House of Lords Journal Volume 19: 12 June 1711

Pages 321-323

Journal of the House of Lords: Volume 19, 1709-1714. Originally published by His Majesty's Stationery Office, London, 1767-1830.

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DIE Martis, 12 Junii.


Domini tam Spirituales quam Temporales præsentes fuerunt:

Epus Dunelm. & Ds. Crew.
Epus. Winton.
Epus. Bangor.
Epus. Asaph.
Epus. Meneven.
Ds. Custos Magni Sigilli.
Comes Oxford & Mortimer, Thesaurarius.
Dux Buckingham & Nor. Præses.
Comes Poulet, Senescallus.
Dux Somerset.
Dux Grafton.
Dux Ormonde.
Dux Beaufort.
Dux Bolton.
Dux Leeds.
Dux Hamilton.
Dux Atholl.
Dux Kent.
Comes Lincoln.
Comes Northampton.
Comes Denbigh.
Comes Manchester.
Comes Rivers.
Comes Stamford.
Comes Winchilsca.
Comes Sunderland.
Comes Scarsdale.
Comes Clarendon.
Comes Cardigan.
Comes Radnor.
Comes Rochester.
Comes Abingdon.
Comes Portland.
Comes Jersey.
Comes Grantham.
Comes Cholmondeley.
Comes Mariscall.
Comes Mar.
Comes Home.
Comes Kinnoull.
Comes Loudoun.
Comes Northesk.
Comes I'lay.
Viscount Say & Seale.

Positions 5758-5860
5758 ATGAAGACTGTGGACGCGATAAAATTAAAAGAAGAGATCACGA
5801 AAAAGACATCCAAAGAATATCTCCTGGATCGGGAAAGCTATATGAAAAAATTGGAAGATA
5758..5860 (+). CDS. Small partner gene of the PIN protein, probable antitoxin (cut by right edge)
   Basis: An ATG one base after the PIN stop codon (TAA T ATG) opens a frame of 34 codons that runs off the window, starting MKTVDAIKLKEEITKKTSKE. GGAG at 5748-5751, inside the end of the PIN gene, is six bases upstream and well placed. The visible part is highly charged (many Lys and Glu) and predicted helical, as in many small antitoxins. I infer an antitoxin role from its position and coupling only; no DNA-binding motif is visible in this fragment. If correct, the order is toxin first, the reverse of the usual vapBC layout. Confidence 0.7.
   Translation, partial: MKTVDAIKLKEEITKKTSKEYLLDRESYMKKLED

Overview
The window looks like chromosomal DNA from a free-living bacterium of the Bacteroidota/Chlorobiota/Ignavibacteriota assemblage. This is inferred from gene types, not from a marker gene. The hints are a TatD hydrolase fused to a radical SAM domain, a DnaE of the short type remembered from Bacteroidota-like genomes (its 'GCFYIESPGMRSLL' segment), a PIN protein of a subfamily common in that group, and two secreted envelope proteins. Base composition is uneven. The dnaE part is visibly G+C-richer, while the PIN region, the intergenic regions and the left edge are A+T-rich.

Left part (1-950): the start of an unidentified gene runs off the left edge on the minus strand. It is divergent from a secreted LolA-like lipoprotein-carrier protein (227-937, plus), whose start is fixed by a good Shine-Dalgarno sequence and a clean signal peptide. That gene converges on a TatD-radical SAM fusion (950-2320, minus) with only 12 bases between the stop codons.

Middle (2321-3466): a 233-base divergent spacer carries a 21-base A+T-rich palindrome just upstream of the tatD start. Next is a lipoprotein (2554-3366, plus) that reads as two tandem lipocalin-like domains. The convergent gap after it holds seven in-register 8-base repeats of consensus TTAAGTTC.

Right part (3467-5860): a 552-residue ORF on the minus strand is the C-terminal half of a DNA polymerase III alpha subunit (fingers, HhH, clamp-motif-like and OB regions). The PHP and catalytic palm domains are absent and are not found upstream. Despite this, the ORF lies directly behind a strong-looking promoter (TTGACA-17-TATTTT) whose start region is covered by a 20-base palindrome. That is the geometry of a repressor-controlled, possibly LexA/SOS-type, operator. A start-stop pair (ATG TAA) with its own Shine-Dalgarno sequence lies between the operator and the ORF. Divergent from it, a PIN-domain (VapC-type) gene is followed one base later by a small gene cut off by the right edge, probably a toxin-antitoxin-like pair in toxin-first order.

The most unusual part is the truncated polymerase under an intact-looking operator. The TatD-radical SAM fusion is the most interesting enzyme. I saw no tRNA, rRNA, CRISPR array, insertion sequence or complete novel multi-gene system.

Viscount Kilsyth.
Ds. Delawar.
Ds. Fitzwalter.
Ds. Hunsdon.
Ds. Berkeley.
Ds. Cornwallis.
Ds. Osborne.
Ds. Carteret.
Ds. Ossulstone.
Ds. Ashburnham.
Ds. Weston.
Ds. Sommers.
Ds. Halifax.
Ds. Gernsey.
Ds. Conway.
Ds. Balmerino.
Ds. Blantyre.


Report of Commissioners of Customs on the American Trade Bill.

The House being informed, "That some of the Commissioners of the Customs attended," they were called in; and delivered, at the Bar, pursuant to the Order of this House of Saturday last, their Report, in relation to the Bill for the Encouragement of the Trade to America.

And, being withdrawn, the same was read, as follows; (videlicet,)

To the Right Honourable the Lords Spiritual and Temporal in Parliament assembled.

May it please your Lordships,

In Obedience to your Lordships Commands, by your Order of the 9th Instant, directing that the Commissioners of the Customs shall have a Copy of the Bill, intituled, "An Act for the Encouragement of the Trade to America," and to lay their Opinion thereupon, in Writing, before your Lordships as on this Day;